Though it is possible to settle debt yourself, it is worth the time to consider hiring a debt settlement company. This is especially true if there are many debts to negotiate. It comes down to deciding if you want to put in the extra time and effort or if you would rather let the experts do it for you.
If you choose to try it on your own, gather all of your debts. Put them in the order you would like to attack them in. You may list them in order by amount, or in order of how much interest is racking up. Either way, pick your first debt to work on. Determine how much you can pay for it, call the creditor, and make the offer. It is best to have that amount available to pay that day or at least during that week. This will likely help you get settlements easier.
One do it yourself debt settlement option is to get a loan to pay off debt or consolidate debt into a single lower payment. Ideally, the payment is with a lower interest rate and payment.
What Are Debt Settlement Risks?
Debt settlement can sound like paradise compared to what you currently deal with, especially if you cannot seem to keep your head above water. And it can help some people a great deal. It is important to note, though, that there are risks that come with this process and those risks may not be worth it to you.
It will affect your credit negatively. Sadly, anything other than paying a debt in full is going to put some negative marks on your credit. These marks will most likely be nowhere near as bad as bankruptcy. It can be worth it there is no other way to get the debt paid, but it should only be done after weighing out the options.
You may not get the results you want. Not every creditor will negotiate with all debt settlement companies. Some may not negotiate at all. So while you may dream of knocking your debt down to half or less, that may not happen.
It is not an overnight process. Paying off debt takes time so if you think you will be getting out from all your debt in a year, it could end up taking 5 years. Debt settlement is not a quick fix.
Interest does not stop growing. Interest adds onto your debt until it is paid in full. You have to pay to get the debt settled. Besides paying for the debt itself, you will owe the debt settlement company. Also, you will likely have to pay taxes on any forgiven debt. Before taking the plunge, consider all of this. You may find that debt settlement is not worth it for you.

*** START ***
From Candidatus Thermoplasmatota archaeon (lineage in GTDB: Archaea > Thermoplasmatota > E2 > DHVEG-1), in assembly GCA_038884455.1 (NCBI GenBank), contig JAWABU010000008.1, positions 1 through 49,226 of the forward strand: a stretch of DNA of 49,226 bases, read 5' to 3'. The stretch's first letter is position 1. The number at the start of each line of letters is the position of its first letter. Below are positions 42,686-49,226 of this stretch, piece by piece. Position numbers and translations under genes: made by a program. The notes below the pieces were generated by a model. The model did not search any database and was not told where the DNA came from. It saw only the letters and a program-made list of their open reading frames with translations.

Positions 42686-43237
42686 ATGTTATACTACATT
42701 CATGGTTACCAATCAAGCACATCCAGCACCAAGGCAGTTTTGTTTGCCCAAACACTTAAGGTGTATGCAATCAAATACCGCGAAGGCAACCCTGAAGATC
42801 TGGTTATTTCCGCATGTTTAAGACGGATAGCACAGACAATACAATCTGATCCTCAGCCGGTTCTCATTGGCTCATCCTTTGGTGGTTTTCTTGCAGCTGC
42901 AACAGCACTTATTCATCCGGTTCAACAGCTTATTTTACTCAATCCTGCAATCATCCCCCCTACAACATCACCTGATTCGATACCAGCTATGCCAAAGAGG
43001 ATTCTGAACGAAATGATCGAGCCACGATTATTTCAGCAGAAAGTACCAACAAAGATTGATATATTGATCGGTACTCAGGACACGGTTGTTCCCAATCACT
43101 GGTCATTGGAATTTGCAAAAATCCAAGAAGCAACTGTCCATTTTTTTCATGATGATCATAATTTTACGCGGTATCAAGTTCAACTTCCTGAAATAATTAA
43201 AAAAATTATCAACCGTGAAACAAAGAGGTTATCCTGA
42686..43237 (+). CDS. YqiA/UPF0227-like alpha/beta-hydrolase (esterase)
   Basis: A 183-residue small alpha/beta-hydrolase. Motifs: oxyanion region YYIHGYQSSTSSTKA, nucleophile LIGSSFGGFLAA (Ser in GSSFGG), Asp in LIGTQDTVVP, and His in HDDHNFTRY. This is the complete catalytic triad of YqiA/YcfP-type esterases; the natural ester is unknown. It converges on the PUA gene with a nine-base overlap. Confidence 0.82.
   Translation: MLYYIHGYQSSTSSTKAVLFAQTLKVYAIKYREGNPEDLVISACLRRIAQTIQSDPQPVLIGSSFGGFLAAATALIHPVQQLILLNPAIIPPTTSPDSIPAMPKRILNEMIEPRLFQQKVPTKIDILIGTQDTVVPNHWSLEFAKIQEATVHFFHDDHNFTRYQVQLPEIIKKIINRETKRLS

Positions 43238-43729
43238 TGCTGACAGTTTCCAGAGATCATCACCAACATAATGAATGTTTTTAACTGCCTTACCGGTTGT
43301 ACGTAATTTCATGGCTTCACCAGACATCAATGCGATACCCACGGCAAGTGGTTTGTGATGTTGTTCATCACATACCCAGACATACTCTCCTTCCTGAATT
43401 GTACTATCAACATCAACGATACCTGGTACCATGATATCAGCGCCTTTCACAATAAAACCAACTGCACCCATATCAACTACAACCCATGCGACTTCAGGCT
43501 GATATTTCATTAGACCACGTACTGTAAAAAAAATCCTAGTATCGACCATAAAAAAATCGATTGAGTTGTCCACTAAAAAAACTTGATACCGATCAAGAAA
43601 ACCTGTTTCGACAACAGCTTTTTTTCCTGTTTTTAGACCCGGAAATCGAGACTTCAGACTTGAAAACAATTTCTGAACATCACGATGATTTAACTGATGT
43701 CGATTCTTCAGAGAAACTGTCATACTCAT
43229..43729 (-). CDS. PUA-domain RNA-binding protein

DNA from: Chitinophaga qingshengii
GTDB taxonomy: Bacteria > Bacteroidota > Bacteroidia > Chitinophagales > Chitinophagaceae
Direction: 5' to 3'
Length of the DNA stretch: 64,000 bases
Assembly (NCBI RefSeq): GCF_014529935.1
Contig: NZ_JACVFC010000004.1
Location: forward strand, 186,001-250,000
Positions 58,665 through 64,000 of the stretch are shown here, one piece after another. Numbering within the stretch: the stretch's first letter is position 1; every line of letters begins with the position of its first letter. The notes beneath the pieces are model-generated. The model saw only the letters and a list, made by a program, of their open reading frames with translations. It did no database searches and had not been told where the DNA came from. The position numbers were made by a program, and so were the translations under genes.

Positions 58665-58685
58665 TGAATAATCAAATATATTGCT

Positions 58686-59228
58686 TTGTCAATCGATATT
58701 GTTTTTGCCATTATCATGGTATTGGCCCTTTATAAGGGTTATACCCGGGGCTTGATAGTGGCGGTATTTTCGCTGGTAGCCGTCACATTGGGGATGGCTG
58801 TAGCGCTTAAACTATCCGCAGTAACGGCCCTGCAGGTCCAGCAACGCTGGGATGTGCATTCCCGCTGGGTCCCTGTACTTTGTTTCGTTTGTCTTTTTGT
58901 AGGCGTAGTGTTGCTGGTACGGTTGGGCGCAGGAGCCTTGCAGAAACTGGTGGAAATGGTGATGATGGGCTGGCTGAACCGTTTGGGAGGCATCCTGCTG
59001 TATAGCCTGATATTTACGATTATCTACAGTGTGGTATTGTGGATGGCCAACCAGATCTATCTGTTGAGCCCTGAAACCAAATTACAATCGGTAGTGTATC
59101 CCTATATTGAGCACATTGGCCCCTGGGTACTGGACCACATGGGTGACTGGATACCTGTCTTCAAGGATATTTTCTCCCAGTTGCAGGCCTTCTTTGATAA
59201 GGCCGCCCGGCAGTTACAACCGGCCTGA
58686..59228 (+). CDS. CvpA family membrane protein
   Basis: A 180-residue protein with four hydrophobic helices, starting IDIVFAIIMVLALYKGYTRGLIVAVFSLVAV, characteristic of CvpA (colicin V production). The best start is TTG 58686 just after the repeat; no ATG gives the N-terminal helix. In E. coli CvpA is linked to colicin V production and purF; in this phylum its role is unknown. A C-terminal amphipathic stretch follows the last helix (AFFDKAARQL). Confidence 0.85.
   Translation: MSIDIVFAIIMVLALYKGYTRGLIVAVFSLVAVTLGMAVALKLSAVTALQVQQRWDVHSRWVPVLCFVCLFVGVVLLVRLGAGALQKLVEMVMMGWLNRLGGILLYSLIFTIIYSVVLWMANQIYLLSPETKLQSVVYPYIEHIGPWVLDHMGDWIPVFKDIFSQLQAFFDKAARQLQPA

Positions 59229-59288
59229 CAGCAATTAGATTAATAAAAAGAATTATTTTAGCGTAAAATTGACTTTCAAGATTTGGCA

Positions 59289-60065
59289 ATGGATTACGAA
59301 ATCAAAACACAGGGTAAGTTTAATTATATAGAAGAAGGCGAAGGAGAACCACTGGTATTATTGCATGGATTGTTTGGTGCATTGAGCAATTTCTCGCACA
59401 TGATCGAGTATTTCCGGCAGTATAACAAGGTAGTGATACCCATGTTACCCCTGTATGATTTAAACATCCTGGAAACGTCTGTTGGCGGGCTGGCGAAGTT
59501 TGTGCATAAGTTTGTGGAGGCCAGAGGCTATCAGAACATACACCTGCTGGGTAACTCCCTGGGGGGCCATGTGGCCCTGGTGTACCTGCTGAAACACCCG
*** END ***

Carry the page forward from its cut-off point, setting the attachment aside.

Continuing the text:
What Does Debt Settlement Cost?
The cost of debt settlement ultimately depends on the debt settlement company. They may charge as much as 25% of the debt they settle. That is a high amount, especially if they cannot get much of the debt reduced. Earlier we discussed that you can expect to pay anywhere from 40%-85% of your debt. If the debt settlement company only gets your debt reduced 15% but charges you 25% of the original debt, you will lose money. In this case, it is cheaper to either chip away at the debt, or call the creditor yourself. This is another reason it is important to find a reputable company with good results.
Financial struggles are a very prevalent problem everywhere, regardless of income, location, job, etc. Anyone can get in over his or her head, be it from a loss of income or a lack of responsibility with money. It can be extremely tempting to take what may seem like the easy way out, i.e. bankruptcy, debt settlement, etc. However, all of these options involve risks and negatively impact your credit. The decision to take one of these steps should not be taken lightly. It should be weighed heavily against other options. It may benefit you to seek the counsel of a wise friend or mentor. Let them look at your situation with you and guide you in the right direction.
Brandy Woodfolk is an educator, home business owner, project manager, and lifelong learner. After a less than stellar financial upbringing, Brandy dedicated her schooling and independent studies to financial literacy. She quickly became the go-to among family, friends, and acquaintances for everything finance. Her inner circle loves to joke that she is an expert at “budgeting to the penny”. Brandy dedicates a large portion of her time to teaching parents how to succeed financially without sacrificing time with their little ones. She also teaches classes to homeschooled teenagers about finances and other life skills they need to succeed as adults.
Brandy writes about smart money management and wealth building in simple and relatable ways so all who wish to can understand the world of finance.